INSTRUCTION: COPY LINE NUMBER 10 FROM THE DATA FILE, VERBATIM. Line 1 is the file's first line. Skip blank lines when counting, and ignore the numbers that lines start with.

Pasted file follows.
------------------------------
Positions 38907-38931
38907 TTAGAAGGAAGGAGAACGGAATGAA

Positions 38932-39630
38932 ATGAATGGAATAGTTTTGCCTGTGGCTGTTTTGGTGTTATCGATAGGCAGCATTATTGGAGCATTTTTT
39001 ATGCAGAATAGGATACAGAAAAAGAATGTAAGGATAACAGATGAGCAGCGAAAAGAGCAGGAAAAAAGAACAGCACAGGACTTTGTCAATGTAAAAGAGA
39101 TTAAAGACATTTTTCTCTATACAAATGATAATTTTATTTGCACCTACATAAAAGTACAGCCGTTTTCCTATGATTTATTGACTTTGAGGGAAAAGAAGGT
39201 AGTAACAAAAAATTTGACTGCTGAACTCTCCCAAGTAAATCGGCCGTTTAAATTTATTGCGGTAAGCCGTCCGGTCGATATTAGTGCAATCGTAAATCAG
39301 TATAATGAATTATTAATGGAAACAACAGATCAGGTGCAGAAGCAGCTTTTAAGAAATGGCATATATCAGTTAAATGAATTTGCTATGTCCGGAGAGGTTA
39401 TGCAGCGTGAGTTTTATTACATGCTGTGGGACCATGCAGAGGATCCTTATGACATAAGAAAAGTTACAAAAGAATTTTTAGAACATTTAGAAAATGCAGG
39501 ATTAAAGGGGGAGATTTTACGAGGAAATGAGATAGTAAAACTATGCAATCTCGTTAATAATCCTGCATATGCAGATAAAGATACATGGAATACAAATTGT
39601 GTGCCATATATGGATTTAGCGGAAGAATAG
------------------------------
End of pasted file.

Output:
39501 ATTAAAGGGGGAGATTTTACGAGGAAATGAGATAGTAAAACTATGCAATCTCGTTAATAATCCTGCATATGCAGATAAAGATACATGGAATACAAATTGT